The closer you get, the more your jaw drops at the audacious apparition: the main pyramid at Chichen Itz, the finest Mayan site in Mexico. Check in at one of the overpriced fleapits in the straggly adjacent village of Piste, and rise at dawn. Get to the site five minutes before it officially opens at 8am, and hope that the chaps on the gates let you in a little early. Then sprint to the 80-ft summit of a 1,000-year-oldstructure, called El Castillo ("the castle") by the awestruck Spanish conquistadores.

From the top you will gasp - either at the sight of such a perfectly preserved city, or because the 60-degree rake of the steps makes you feel a tad insecure. Your head may also swim at the thought that the features of this pyramid - steps, terraces and panels - are denominated to describe the mathematically meticulous Mayan calendar.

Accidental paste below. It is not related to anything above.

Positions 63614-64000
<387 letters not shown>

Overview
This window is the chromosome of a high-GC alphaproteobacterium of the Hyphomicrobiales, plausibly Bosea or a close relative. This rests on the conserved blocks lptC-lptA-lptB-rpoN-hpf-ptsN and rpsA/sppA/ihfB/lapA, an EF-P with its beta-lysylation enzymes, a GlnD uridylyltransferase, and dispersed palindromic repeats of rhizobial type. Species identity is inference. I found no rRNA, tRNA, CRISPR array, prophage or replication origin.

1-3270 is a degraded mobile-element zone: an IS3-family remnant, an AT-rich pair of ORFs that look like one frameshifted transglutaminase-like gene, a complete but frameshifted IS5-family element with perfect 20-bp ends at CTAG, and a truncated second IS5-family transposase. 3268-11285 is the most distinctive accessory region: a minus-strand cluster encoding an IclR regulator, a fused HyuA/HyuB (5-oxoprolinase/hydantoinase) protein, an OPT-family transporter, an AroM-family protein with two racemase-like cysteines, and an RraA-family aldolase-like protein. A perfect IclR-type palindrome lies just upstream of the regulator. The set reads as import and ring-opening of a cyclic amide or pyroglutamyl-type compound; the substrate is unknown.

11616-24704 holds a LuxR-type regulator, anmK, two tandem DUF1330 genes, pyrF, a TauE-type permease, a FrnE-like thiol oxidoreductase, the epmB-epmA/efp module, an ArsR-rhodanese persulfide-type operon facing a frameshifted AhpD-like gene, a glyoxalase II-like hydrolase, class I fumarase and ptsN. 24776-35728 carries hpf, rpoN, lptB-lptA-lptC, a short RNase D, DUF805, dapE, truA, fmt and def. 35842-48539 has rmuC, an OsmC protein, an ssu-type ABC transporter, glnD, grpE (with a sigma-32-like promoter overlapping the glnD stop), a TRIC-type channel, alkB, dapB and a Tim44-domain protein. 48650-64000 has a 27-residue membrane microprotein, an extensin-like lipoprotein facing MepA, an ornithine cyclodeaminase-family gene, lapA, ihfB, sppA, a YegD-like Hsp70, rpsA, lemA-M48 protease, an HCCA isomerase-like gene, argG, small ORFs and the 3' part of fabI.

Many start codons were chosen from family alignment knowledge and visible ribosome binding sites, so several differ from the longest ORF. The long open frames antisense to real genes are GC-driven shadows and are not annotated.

As the arithmetical city begins to swarm with visitors, join the swirl and try to make sense of the ancient ball courts - gigantic arenas, bigger (and possibly in better nick) than Cancn airport - and civic buildings whose stern formality sneers at the feeble assaults of time and the elements. You will leave Chichen Itz humbled, acutely aware of just how temporary and shallow are you and your fellow tourists.

Back on the beach at Cancn, anyone gazing skywards may see more aeronautical activity than just a biplane towing a banner proclaiming the benefits of Pond's cosmetics. At the airport, demand a window seat on the left of the plane and hope for a pilot in a good mood. The captain of the much- delayed Boeing subdued a plane full of hot, bothered passengers by soothingly promising: "Ladies and gentlemen, for your pleasure we're going to make the beach departure." Huh, I thought grumpily, the pilot just means that the wind direction obliges him to take off towards the sea.